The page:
How to set Smart Goals you can Achieve

Updated: Mar 26


We’ve all set goals we never achieved.


“I’m going to get a personal record (PR) every time I race!” we tell ourselves one evening when we’re eager and motivated.


My number one tip is to follow the SMART goal-setting principle. I use this principle every day when I talk with my clients.


So how do we prevent that failure from happening? How do we set goals we can actually achieve?


My number one tip is to follow the SMART goal-setting principle. I use this principle everyday when I talk with my clients.


SMART goals are realistic and achievable. You can be proud of yourself when you reach your goals, rather than disappointed when you fail to meet your unattained goals.


What is a SMART Goal?


So what does SMART stand for? It’s an acronym for Specific, Measurable, Attainable, Relevant, and Time-bound.


Let’s break these words down into more detail to help you create your SMART goals.


Specific


Do you want to get faster? Attend practices more regularly? Be specific. For example, I want to go to practice Monday - Saturday, and I want to drop 3 seconds off my time in 3 months.


If you aren’t specific in your goals, you won’t ever know when you’ve achieved them. Being specific gives you a roadmap of what action you want to take.


Measurable


Is your goal something you can measure? For example, with PRs, it's easy to measure the time.


Or if you have a goal of going to practice a certain number of times per week, keep a calendar and mark off the days you went! You can get creative with the design of the calendar to keep you motivated and inspired throughout your fitness journey.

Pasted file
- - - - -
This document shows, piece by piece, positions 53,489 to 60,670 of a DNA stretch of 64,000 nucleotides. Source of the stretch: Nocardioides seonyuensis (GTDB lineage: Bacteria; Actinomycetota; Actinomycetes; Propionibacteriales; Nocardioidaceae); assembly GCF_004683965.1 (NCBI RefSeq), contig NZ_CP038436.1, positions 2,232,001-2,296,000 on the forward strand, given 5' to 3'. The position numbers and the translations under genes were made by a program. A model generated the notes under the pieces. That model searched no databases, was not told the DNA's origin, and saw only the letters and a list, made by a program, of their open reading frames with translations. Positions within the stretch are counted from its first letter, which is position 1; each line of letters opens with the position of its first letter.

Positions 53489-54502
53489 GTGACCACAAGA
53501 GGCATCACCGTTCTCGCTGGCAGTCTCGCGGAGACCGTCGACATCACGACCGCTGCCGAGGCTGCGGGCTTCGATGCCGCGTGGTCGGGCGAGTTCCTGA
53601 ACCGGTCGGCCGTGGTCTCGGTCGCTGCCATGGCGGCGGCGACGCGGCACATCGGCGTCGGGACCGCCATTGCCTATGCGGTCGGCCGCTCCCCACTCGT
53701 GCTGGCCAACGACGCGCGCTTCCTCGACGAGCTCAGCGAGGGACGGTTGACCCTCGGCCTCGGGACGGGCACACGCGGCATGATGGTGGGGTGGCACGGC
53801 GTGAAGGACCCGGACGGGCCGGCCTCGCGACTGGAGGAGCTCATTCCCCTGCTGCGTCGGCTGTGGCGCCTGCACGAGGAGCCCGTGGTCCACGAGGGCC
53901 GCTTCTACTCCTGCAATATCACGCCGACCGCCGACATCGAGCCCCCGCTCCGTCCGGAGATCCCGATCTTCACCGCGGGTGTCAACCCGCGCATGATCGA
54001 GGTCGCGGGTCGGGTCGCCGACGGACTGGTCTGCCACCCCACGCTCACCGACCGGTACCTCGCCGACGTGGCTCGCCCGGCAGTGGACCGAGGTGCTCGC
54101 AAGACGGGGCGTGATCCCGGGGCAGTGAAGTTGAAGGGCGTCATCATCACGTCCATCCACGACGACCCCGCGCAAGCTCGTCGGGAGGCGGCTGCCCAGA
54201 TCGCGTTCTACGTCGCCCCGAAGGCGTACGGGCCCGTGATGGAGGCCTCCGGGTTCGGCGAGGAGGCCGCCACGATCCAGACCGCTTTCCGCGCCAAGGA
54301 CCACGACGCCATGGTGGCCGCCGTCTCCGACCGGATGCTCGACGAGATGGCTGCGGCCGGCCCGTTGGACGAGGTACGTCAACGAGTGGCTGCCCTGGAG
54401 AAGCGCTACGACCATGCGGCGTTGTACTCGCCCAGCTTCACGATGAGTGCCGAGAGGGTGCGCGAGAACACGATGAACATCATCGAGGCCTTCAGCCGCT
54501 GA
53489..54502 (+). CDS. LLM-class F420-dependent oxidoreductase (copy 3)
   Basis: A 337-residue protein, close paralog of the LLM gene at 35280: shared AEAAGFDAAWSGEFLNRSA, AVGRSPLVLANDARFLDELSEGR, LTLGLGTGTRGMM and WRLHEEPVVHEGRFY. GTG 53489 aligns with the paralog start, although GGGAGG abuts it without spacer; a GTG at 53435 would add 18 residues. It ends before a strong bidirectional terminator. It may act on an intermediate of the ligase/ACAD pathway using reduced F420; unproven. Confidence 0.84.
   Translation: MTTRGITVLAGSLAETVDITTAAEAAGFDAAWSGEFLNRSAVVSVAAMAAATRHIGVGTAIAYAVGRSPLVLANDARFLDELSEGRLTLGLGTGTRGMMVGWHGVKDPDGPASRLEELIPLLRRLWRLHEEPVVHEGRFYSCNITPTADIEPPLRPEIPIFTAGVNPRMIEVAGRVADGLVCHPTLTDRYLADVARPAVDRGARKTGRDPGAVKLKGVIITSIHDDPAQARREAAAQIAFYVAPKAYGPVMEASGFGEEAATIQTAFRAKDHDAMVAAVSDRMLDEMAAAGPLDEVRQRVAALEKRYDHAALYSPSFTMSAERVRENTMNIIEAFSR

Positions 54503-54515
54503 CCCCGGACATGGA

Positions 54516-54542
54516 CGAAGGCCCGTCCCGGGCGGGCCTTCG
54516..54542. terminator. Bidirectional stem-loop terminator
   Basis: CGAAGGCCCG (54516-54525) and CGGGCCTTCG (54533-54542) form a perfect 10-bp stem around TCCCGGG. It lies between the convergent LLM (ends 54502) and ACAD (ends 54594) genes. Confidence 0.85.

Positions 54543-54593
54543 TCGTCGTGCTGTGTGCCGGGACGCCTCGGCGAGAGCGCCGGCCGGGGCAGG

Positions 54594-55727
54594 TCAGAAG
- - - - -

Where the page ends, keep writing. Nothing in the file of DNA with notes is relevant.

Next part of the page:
Attainable


It’s important to be realistic when you set your goals. For example, with PRs, it's likely not possible to drop time every single time you race. Your body just naturally fluctuates with each performance!


Keep it reasonable! And then when you reach your goal, set new goals! This process will keep you feeling confident and encouraged, rather than disappointed when you don’t reach your impossible goal.


You can always set harder goals in the future, but start out with goals you know you can achieve. I'm not saying go easy on yourself, but they should be possible to achieve!


Relevant


Outside of practice, you're likely trying to keep your body healthy in other ways. For example, stretching. But is your goal to do yoga every day, but you hate yoga? That’s setting yourself up for failure.


Choose a goal that you enjoy, or at least tolerate, so you can stick to it without torturing yourself! If you enjoy simply stretching on your own, but not yoga, then make a goal to stretch for 20 minutes periodically instead!


Movement shouldn’t be an awful chore. You love your sport, so movement outside of your sport should also bring you joy!


Finding the joy in movement will make you more likely to stick to and reach your goal!


Time-bound


I suggest setting short-term goals at first, rather than long-term goals. Or do a combination of both! Can you drop 3 seconds in 3 months, and maybe 6 seconds by the end of the season? Can you stretch 3 times a week for 3 months, then bump it up to 6 times a week for the next 3 months?


Give yourself specific check-in dates, so you can reassess and make sure you’re on track. And when you hit the short-term goals, you’ll be more motivated to tackle your long-term goals!


An Example of a SMART Goal


Let’s say I want to drop time off my PR and increase my flexibility. Here is the SMART goal I would write for myself: “I want to drop 1 second off my PR in a month, and stretch 3 times a week for 20 minutes.” That’s a specific, measurable, attainable, relevant, and time-bound goal!


Good luck with your goal-setting!



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